Even with the lower count, covid-19 is quickly becoming America’s leading cause of death.

“The U.S. surgeon general had warned that last week would be like Pearl Harbor as he attempted to create context for the threat — but it turned out that more than five times as many Americans died from covid-19 last week than were killed in the World War II raid,” Dan Keating and Chiqui Esteban report. “In early and mid-March, when America began widespread closures, quarantines and social distancing, covid-19 caused many fewer deaths than other common causes — fewer in a week than chronic liver disease or high blood pressure, and far fewer than suicide or the common flu. By the end of March, the toll was closer to the average weekly deaths from diabetes and Alzheimer’s disease. Into April, weekly covid-19 deaths climbed past those from accidents and chronic lower respiratory disease. And last week, covid-19 killed more people than normally die of cancer in this country in a week. Only heart disease was likely to kill more people that week. All of those comparisons include only confirmed cases. … Some experts had predicted that the deaths could peak last week, but this week is shaping up to be no better, with new high death tolls Tuesday (2,369) and Wednesday (2,441). Covid-19 is on pace to be the largest single killer of Americans this week, given the normal number of deaths in an April week.”

More than 3,000 people have filed coronavirus-related OSHA complaints.

“The employee complaints offer a snapshot of the fear experienced by the Americans compelled to work while the majority have been urged to stay at home, and they arise from an array of workplaces: hospitals, airlines, construction companies, call centers, grocery stores, beauty spas, pharmacies and shipping companies, among others,” Peter Whoriskey, Jeff Stein and Nate Jones report. “The records show worker concerns about shortages of masks and gloves, of being forced to work with people who appear sick, and of operating in cramped work areas that prevent them from standing six feet from one another. ‘The call center with over 400 people is unsanitary,’ one complaint reads. ‘Employees have to share desks and people are within 2 feet from each other.’ ‘In the behavioral unit, employees are not allowed to wear surgical masks because ‘it hurts patient’s feelings,’ despite the fact that patients come in with fevers,’ says another from a California hospital. … The largest share of complaints come from health-care workers: Some have been given ‘plastic ponchos’ and masks made out of paper towels, they say; others report a lack of hand sanitizer or soap. … The records do not state what actions were taken as a result.”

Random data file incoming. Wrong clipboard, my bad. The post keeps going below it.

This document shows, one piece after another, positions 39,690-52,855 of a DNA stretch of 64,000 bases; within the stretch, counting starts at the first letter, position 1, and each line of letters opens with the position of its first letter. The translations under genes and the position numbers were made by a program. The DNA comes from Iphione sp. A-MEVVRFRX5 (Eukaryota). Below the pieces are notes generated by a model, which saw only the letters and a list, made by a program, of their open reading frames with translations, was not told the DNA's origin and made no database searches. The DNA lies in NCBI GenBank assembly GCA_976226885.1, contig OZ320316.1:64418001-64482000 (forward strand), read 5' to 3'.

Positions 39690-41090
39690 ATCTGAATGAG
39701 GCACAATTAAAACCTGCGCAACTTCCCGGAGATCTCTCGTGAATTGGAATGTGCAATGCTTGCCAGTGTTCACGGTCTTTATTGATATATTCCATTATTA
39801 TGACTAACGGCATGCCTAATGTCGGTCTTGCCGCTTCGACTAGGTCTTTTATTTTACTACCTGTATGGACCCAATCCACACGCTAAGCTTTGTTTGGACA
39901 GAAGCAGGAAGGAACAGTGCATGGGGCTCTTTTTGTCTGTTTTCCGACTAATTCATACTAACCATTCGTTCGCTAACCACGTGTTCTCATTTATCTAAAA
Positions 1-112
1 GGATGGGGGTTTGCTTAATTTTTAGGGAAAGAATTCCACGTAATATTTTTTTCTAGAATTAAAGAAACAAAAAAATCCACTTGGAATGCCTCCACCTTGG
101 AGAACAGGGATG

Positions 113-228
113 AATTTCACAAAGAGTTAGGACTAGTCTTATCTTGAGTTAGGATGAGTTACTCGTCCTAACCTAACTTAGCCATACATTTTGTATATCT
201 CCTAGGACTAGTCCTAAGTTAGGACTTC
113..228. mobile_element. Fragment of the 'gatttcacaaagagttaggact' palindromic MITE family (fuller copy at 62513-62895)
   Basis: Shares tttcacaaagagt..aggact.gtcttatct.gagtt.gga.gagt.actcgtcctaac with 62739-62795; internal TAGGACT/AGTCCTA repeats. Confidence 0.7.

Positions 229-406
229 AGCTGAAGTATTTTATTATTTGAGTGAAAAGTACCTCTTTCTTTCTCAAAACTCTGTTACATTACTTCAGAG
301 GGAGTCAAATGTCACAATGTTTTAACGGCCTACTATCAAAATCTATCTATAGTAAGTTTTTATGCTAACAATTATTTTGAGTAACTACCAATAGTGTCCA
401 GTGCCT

• Mexican workers at U.S.-owned plants along the border erupted in protests this week, demanding their factories close. They pointed to poor health conditions inside these “maquiladoras” and a spate of employee deaths. None of the companies directly attributed these fatalities to the virus, though demonstrators insist otherwise. (Teo Armus)
  • In contrast, Mark Zuckerberg announced Facebook will cancel all planned events involving 50 or more people until June 2021. Additionally, most of Facebook’s employees will be required to keep working from home through at least the end of May. (Allyson Chiu)
More meat processing plants are closing because of outbreaks. Shortages may follow. 

“There are enough cows in the food supply. The bottleneck may be the vulnerable people who work the processing plants,” Laura Reiley reports. “The coronavirus has sickened workers and forced slowdowns and closures of some of the country’s biggest meat processing plants, reducing production by as much as 25 percent, industry officials say, and sparking fears of a further round of hoarding. Several of the country’s largest beef-packing companies have announced plant closures. … Two of the seven largest U.S. facilities — those with the capacity to process 5,000 beef cattle daily — are closed because of the pandemic. Absenteeism, fewer employees and spreading out those remaining employees to maintain social distance are all also contributing to the slowdown. National Beef Packing Co. announced Monday the closure of its Tama, Iowa, facility. And Cargill shuttered production at its Hazleton, Pa., ground beef and pork processing plant, and then reduced production at one of Canada’s biggest beef-packing plants after dozens of workers became infected. The meat supply chain is especially vulnerable to the spread of the coronavirus since processing is increasingly done at a handful of massive plants.”

“In the poultry industry, a sickened workforce is threatening to create an imbalance between the number of chickens on the farm and the number processed into meat for sale at the store,” USA Today reports. “About 2 million chickens owned by a company on the Delmarva Peninsula, which includes southern Delaware, the Eastern Shore of Maryland and Eastern Shore of Virginia, will be killed at the farms where they were raised. … But their meat will not make it to market due to an insufficient number of workers to keep up with production. … 

Dairy farmers are dumping excess raw milk. … The sudden closure of schools and restaurants has thrust farmers into crisis mode. Milk consumed there, including milk used to make cheese and butter at restaurants, is suddenly going to waste. Brian Rexing, a dairy farmer in Indiana’s southwest corner, said he was forced to dispose of nearly 30,000 gallons of milk in the fields on his farm last week. There was nowhere for the milk to go.”